This is the Kyrgyzstan that will inevitably be in the tourism brochures one day, but for now, despite the ever-increasing number of visitors to Jyrgalan, there is still a mass of uncharted territory to be explored.
The families here are already beginning to benefit exponentially from that tourism increase too. The locals are running the guesthouses and homestays, they are guiding visitors through the spectacular but difficult scenery, teaching them how to ride horses or hiring out camping gear for multiday treks.
And after hiking through the valley and exploring the vivid scenery of Jyrgalan, I believe it’s safe to say that this beautiful valley will fast become a favourite destination on the travel trail in Kyrgyzstan, and that other beautiful, but as of yet unknown villages and towns across the country will soon follow the example of Jyrgalan, and make sure that their destination is firmly on the map too.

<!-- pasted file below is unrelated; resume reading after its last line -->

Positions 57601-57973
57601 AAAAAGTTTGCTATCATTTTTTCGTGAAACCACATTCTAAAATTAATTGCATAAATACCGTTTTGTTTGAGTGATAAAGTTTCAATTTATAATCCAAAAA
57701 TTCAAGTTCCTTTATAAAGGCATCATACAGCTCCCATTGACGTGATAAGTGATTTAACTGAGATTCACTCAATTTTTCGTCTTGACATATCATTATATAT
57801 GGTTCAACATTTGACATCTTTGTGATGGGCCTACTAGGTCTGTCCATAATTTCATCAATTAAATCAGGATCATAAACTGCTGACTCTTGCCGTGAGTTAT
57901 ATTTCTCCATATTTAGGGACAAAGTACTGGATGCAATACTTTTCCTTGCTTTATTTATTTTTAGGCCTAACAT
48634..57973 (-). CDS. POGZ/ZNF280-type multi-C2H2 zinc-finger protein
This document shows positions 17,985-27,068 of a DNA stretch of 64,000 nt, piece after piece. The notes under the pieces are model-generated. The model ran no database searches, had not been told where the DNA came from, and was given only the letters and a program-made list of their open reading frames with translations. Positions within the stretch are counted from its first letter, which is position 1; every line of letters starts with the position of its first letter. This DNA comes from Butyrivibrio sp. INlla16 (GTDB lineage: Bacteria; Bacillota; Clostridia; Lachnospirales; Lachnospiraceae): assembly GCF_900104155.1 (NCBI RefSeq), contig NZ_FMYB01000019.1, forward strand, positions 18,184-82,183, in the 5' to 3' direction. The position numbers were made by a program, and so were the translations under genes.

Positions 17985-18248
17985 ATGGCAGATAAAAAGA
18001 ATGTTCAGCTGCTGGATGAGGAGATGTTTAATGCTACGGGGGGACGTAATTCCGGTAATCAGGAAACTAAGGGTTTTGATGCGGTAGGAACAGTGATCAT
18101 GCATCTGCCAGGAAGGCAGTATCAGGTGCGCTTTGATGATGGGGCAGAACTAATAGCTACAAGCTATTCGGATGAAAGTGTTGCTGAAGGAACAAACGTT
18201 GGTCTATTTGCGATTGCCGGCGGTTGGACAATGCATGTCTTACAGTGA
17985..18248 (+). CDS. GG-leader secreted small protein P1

This article is made possible by the support of the American People through the United States Agency for International Development (USAID) Competitiveness, Trade, and Jobs Activity in Central Asia. The contents of this publication are the sole responsibility of Travel Tramp and do not necessarily reflect the views of USAID or the United States Government.
To find out more about travelling to the Jyrgalan Valley, visit their destination website for information on everything from transport and accommodation to hiking trails and horse treks.
All Words and Pictures by Richard Collett